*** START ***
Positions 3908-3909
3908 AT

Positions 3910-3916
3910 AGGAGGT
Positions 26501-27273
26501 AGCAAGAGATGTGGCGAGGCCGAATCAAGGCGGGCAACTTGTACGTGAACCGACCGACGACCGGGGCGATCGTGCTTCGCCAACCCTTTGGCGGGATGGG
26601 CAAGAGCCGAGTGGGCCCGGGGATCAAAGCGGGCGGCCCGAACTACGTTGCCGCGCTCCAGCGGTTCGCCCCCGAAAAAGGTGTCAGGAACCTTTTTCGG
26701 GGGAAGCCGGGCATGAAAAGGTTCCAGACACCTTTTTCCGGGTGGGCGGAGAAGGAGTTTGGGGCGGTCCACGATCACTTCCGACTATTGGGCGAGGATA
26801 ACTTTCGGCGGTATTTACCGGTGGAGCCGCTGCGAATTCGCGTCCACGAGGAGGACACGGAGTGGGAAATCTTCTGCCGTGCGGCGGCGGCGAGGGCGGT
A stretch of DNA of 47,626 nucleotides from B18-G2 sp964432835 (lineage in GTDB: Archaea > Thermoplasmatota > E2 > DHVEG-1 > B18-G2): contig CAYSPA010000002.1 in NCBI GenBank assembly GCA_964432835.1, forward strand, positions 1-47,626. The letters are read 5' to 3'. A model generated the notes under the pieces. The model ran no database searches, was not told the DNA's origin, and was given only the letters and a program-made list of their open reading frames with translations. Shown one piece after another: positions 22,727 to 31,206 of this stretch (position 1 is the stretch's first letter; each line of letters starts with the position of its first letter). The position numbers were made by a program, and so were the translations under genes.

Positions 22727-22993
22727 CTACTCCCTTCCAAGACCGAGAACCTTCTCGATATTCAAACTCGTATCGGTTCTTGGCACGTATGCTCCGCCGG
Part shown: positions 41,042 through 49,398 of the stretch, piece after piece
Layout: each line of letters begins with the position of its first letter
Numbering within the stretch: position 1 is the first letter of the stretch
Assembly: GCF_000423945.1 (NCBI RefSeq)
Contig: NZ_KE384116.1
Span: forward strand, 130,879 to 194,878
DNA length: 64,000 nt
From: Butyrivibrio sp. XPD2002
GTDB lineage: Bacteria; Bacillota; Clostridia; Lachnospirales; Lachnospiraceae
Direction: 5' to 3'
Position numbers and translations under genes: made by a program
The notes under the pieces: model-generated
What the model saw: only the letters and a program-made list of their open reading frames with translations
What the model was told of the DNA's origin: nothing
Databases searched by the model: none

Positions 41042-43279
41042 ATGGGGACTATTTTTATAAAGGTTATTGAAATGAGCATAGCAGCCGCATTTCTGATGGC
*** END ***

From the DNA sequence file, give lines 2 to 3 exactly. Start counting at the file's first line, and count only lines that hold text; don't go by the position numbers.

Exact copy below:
3908 AT

Positions 3910-3916